Help! I can’t afford my pet!

I have written several blogs on the costs of veterinary care and how as a pet owner, it is your responsibility to be able to pay for your animal’s treatment.  However,  one criticism I often receive is that I don’t seem to appreciate that vets are costly or that people’s circumstances can change and so too their ability to pay.

So, let me be clear, I absolutely appreciate it can sometimes be a challenge to pay medical bills.  It is important to remember that there are usually several options for treatments and investigations with most conditions and although choosing a less costly option may mean making some compromises, this is fine as long as the animal’s welfare is not affected and you are aware of the potential limitations of such an approach.

One obvious way to reduce your pet related out-goings is to stop buying preventative medications, like flea and worm products, or miss annual vaccinations.  However, I would council against this (especially in the summer months!) as infestations can be MUCH more expensive to cure than prevent!  Also, some infectious diseases can be very serious, if not deadly.

Many practices have loyalty schemes where a monthly direct debit will cover flea and worming products, annual vaccinations and, often, discounts on other treatments.  Some even include free consultations or health testing.  These often represent a significant saving, especially if your pet becomes sick.  Pet insurance is also worth considering, even on a tight budget.  Some cheaper policies are limited in their cover but can be very helpful for unexpected bills!

Internet pharmacies will also help save you money.  They are often significantly cheaper than veterinary practices, for the simple reason that they sell in bulk and have fewer overheads.  Some products will not require prescriptions, certain flea and worm treatments for example (read my blog on how to ensure you get ones that actually work though!) but medications will.  Your vet will charge you for scripts but the  cost is usually small.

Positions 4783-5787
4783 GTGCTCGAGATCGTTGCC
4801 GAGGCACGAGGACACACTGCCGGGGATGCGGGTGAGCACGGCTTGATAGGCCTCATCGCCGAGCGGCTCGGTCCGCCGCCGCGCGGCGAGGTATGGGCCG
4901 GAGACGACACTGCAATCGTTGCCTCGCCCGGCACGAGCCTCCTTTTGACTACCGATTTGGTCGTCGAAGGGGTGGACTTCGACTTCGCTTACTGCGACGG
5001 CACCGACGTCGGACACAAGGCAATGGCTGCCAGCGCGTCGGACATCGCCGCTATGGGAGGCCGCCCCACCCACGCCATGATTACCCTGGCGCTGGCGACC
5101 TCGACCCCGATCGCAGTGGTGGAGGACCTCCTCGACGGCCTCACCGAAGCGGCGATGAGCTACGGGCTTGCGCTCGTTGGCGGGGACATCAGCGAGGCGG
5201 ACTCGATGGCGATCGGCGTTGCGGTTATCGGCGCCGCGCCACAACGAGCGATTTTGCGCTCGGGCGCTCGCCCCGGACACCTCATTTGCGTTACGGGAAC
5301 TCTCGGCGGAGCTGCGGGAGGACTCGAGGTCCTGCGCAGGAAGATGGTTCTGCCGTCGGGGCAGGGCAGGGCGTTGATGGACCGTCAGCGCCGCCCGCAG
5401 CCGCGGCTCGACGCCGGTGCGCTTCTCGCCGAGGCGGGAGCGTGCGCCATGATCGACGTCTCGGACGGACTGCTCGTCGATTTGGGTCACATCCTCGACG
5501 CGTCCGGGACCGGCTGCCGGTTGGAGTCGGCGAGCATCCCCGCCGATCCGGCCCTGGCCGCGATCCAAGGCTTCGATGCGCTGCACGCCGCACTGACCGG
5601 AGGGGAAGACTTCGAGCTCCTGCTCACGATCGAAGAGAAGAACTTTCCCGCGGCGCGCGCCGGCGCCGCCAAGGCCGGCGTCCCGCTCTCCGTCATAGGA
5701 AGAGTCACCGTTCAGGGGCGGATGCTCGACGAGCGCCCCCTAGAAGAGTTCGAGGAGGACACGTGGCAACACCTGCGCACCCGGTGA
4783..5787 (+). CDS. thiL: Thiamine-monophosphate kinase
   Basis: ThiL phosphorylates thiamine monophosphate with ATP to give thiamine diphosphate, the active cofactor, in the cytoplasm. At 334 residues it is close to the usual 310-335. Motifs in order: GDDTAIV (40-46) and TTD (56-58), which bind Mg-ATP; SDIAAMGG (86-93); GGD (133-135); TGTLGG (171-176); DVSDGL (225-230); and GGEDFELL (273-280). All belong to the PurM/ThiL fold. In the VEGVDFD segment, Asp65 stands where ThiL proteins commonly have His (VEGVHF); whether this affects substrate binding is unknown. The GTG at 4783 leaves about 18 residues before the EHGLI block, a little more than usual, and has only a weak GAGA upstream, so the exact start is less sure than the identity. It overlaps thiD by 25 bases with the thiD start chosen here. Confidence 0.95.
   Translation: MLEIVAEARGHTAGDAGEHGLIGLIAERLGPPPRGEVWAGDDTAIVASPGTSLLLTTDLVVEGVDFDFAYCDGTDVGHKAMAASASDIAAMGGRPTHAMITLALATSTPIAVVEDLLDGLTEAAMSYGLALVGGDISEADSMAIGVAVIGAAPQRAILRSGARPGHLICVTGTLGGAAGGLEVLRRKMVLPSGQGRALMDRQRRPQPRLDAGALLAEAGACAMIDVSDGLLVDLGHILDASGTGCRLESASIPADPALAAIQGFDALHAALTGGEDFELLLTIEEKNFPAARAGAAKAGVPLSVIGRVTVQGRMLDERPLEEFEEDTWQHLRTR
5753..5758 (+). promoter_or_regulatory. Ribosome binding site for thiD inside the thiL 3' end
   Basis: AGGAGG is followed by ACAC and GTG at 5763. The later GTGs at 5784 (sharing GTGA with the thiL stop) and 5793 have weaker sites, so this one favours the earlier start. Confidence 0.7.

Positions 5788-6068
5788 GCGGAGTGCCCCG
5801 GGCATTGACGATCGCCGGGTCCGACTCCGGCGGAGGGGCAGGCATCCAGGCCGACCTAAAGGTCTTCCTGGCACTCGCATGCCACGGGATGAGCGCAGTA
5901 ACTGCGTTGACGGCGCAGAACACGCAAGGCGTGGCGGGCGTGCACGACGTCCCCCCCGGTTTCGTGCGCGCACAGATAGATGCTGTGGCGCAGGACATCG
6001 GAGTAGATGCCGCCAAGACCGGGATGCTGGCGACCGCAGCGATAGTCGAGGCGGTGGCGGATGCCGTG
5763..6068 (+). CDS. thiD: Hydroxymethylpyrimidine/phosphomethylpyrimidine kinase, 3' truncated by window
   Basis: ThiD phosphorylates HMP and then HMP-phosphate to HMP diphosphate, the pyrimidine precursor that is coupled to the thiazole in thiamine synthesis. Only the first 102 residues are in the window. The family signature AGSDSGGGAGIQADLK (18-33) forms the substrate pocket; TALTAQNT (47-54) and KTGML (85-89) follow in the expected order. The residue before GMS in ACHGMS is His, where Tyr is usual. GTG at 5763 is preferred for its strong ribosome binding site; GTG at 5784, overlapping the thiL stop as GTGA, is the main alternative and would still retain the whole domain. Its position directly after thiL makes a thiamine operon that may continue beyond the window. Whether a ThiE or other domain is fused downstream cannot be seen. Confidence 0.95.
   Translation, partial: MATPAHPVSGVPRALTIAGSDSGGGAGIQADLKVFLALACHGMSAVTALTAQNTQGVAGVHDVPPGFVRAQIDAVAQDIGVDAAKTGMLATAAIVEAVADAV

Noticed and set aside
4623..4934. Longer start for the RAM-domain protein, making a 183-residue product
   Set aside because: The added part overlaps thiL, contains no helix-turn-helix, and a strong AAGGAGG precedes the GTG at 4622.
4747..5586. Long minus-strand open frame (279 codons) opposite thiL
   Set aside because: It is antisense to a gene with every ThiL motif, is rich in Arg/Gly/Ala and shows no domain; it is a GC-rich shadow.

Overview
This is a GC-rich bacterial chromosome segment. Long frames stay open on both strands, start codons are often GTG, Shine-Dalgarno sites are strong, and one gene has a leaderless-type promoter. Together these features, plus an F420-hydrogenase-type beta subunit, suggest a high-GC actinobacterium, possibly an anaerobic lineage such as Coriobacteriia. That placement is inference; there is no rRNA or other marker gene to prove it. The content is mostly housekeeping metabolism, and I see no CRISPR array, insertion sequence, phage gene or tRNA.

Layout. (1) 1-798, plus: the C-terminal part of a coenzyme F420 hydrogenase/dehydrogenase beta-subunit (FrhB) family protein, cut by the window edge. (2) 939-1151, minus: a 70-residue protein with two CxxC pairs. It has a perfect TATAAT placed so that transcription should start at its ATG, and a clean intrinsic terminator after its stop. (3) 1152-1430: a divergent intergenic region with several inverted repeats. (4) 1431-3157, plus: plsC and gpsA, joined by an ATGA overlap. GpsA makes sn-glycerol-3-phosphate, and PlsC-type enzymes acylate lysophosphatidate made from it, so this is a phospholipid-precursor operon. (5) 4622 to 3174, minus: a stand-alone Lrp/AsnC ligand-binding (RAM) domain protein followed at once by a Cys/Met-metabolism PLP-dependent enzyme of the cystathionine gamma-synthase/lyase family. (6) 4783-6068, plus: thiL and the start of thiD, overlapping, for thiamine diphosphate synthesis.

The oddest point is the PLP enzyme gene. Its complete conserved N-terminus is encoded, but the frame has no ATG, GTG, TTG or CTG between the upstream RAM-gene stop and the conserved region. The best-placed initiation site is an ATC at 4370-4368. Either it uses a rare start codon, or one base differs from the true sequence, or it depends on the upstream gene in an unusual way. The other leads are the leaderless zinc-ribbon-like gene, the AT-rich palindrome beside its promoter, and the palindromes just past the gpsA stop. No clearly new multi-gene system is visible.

(However, it is important to remember that is everyone did this, practices would lose a significant income stream and have no choice but to put up other charges to compensate!)

In the UK, if you are really struggling and on a low income or certain benefits, you may be eligible for charitable help.

The PDSA accepts pets whose owners are in receipt of either council tax or housing benefit.   The treatment they provide is free of charge but they will ask for contributions towards your pet’s care.  They cover most of the country through a combination of their own hospitals or local vets who provide care for them.

The RSPCA and Blue Cross also have veterinary hospitals but they cover a much smaller area of the country and their eligibility criteria vary, so you will need to speak to them to see how and if you qualify.

A recent development in the private veterinary market has been the emergence of ‘low cost’ clinics.   I have worked for a couple of different chains, some are excellent and some, how can I put this, you get what you pay for!  However, all work on the principle of ‘pile it high, sell it cheap’, so you are likely to encounter busy waiting rooms, possibly delays in being seen and maybe not the personal, consistent service you get at other, more expensive, practices.  That said, these vets work hard, do a great job and provide a valuable service for their clients and pets.

If you have explored all your options and you can’t get help, you may have to look into rehoming.  This can be heartbreaking, not to mention difficult, as rescue centres are already full to bursting.  The key is to contact as many as possible and you may have to be prepared to go on a waiting list.

The final option would be to consider euthanising your pet.  This may seem harsh and certainly is never an easy decision and, hopefully, not for a healthy animal. But, if they have an illness or injury which needs treatment and you cannot afford it or find help, then their needs must come first.  If they will suffer without care, putting them to sleep may be the kindest thing for them.

Before I get lynched, let me be clear that this is an extreme decision and one which can only be taken after all options have been explored.  I, and every vet, has spent hours on the phone trying to secure funding for poorly animals or discounted treatment for deserving cases but sometimes, it is the only choice.

If you are struggling to afford your pet’s medical care the most important thing by FAR is speak to your vet about it.  We are here to help, we will know how best to access charitable funding, we may be able to cut your bill or alter your treatment but…..

…. if you don’t talk to us, we can’t help you, or your pets!

You can follow me on Twitter; @cat_the_vet or find me on FaceBook;  Cat_The_Vet

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